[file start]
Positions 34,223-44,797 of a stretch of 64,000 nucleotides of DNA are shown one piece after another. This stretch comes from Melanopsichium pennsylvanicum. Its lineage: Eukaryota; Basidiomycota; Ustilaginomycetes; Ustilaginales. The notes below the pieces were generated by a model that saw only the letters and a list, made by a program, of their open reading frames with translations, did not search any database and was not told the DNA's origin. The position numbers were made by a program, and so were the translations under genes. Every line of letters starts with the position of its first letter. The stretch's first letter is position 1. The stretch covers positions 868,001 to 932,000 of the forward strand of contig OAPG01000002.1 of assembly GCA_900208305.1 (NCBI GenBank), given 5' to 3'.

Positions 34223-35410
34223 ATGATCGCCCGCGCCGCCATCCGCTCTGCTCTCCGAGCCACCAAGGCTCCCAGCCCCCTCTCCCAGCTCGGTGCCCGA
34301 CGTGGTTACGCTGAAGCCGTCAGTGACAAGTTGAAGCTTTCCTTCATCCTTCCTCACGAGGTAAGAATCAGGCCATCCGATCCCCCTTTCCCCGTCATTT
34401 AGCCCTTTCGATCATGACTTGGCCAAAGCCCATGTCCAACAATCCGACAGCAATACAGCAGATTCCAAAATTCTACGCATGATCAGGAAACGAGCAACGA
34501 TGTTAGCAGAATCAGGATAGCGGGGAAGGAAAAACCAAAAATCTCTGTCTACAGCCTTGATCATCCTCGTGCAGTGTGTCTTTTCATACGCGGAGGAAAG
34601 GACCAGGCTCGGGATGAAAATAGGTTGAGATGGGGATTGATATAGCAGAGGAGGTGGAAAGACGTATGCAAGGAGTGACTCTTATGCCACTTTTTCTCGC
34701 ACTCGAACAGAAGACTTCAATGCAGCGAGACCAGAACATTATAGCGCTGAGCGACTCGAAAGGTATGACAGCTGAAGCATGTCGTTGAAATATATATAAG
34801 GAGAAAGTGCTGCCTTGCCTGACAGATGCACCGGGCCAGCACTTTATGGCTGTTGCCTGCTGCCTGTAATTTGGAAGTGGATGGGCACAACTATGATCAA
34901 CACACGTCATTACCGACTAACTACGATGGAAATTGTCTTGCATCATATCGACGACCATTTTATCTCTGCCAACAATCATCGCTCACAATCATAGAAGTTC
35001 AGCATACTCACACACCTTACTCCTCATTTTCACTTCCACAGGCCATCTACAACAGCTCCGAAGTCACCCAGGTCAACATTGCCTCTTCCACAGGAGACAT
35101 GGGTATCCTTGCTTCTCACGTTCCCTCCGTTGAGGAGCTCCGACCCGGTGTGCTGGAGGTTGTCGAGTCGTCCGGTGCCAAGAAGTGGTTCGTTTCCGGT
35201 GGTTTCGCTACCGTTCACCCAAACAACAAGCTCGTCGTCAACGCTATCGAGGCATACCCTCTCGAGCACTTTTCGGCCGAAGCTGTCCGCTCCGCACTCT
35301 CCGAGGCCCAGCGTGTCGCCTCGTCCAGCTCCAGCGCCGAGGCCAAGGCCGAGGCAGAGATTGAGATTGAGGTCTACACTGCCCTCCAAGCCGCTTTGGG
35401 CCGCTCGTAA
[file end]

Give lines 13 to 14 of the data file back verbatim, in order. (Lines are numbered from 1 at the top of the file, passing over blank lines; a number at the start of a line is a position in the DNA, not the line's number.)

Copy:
35201 GGTTTCGCTACCGTTCACCCAAACAACAAGCTCGTCGTCAACGCTATCGAGGCATACCCTCTCGAGCACTTTTCGGCCGAAGCTGTCCGCTCCGCACTCT
35301 CCGAGGCCCAGCGTGTCGCCTCGTCCAGCTCCAGCGCCGAGGCCAAGGCCGAGGCAGAGATTGAGATTGAGGTCTACACTGCCCTCCAAGCCGCTTTGGG